Most businesses would have heard about the unfair contract terms component of the Australian Consumer Law. However, at this time, the only real consequence to a business having unfair terms in its standard documentation is that the term may be deemed unenforceable by a court. This creates no real incentive for businesses, particularly big businesses, to be proactive and adopt fair practices.
The Federal Government is about to take some significant steps to change this position as outlined in this article.
A quick review of 'Unfair Contract Terms'
Before proceeding further, it is important to remind ourselves of what unfair contract terms law is all about.
The unfair contract terms regime applies to standard form contracts, being contracts that customers are generally expected to sign on a 'take it or leave it' basis.
An unfair contract term is a term in a standard form contract that meets all 3 of the following criteria:
- the term would cause a significant imbalance in the parties' rights and obligations arising under the contract; and
- the term is not reasonably necessary in order to protect the legitimate interests of the party who would be advantaged by the term; and
- the term would cause detriment (financial or otherwise) to a party if it were to be applied or relied on.
Examples of terms that have been considered unfair contract terms include:
- excessively broadly terms that could be abused, such as a term which allows for termination of the contract for any breach, however minor;
- excessive liability limitations, such as a term denying all liability even in case of negligence or wilful misconduct; and
- a term allowing a business to unilaterally change a fundamental aspect of the contract, in circumstances where had the customer known, they wouldn't have entered into the contract.
It is important to note that the unfair contract terms regime does not apply to terms addressing the main subject matter of a contract, such as the description of goods or services being supplied, or the price. Unfair terms also do not extend to terms which are required or specifically permitted by law.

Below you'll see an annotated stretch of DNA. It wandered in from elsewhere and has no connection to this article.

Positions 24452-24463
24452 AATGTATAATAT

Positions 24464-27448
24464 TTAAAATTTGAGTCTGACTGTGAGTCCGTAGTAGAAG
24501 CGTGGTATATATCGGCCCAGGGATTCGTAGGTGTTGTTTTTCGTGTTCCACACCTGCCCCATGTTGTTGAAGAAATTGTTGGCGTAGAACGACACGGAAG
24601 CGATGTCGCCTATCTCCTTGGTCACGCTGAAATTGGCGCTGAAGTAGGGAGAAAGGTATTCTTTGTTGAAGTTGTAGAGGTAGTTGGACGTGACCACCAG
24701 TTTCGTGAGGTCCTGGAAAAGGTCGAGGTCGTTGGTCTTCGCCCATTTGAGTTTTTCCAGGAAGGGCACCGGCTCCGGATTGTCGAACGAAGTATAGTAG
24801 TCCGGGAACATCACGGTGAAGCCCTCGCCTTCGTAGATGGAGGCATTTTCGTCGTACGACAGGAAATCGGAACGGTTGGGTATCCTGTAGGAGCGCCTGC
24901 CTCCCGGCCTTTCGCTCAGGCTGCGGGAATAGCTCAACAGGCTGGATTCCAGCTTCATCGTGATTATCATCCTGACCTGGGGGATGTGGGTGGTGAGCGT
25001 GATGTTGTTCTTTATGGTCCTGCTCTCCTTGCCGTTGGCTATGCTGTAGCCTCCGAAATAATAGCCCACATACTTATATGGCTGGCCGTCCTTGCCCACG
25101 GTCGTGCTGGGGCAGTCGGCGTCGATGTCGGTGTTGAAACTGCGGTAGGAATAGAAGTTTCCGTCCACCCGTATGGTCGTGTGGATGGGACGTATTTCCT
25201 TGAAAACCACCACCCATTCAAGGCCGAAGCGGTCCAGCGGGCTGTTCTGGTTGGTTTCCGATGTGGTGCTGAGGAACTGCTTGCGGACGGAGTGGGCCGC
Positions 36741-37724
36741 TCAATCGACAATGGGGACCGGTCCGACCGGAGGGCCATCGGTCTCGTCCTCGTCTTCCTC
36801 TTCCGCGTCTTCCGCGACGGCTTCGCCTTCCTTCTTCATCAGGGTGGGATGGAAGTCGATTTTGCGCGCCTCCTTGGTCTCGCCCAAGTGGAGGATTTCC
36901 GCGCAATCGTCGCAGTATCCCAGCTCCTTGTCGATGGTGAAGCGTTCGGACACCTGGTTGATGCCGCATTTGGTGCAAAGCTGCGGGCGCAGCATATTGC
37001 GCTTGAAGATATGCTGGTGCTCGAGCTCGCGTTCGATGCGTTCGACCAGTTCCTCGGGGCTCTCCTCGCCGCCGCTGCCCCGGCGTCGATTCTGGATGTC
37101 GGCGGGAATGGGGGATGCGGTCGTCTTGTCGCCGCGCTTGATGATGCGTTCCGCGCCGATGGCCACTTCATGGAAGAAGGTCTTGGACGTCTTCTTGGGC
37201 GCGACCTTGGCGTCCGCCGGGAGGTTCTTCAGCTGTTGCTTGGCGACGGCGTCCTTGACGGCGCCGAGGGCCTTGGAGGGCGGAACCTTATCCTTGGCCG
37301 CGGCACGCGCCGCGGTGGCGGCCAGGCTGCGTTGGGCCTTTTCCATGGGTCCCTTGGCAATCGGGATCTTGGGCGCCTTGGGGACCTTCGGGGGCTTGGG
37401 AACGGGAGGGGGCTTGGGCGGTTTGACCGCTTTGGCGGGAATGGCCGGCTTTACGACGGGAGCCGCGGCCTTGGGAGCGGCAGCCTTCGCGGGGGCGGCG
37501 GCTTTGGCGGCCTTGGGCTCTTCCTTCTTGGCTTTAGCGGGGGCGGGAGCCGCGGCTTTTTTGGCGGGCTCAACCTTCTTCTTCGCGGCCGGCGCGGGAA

Currently the unfair contract terms regime:
- only applies in relation to customers who are consumers or small businesses (being businesses that employ less than 20 people and where the contract is for a price of less than $300,000 upfront or $1m over 12 months);
- does not apply to certain contracts such as maritime shipping contracts and constitutions of companies and managed investment schemes; and
- results only in a term being declared unenforceable by a court of law, if determined so in proceedings brought by the customer or the ACCC.
Some of these matters are about to change considerably.
Extension of the Unfair Contract Terms regime to Insurance Contracts
The Insurance Contracts Act 1984 (Cth) was recently amended such that the unfair contracts term regime now extends to all types of general insurance contracts, including car insurance, travel insurance, health insurance, life insurance, and house and contents policies. The only insurance contract that continues to be excluded is medical indemnity cover.
There is some specific guidance in relation to insurance contracts:
- The unfair contract terms regime only applies to insurance contracts entered into from 5 April 2021.
- Terms dealing with the amount of excess or deductible will not be unfair if (1) 'transparent'; and (2) disclosed at or before the contract is entered into. 'Transparent' means, among other qualities, written in reasonably plain language.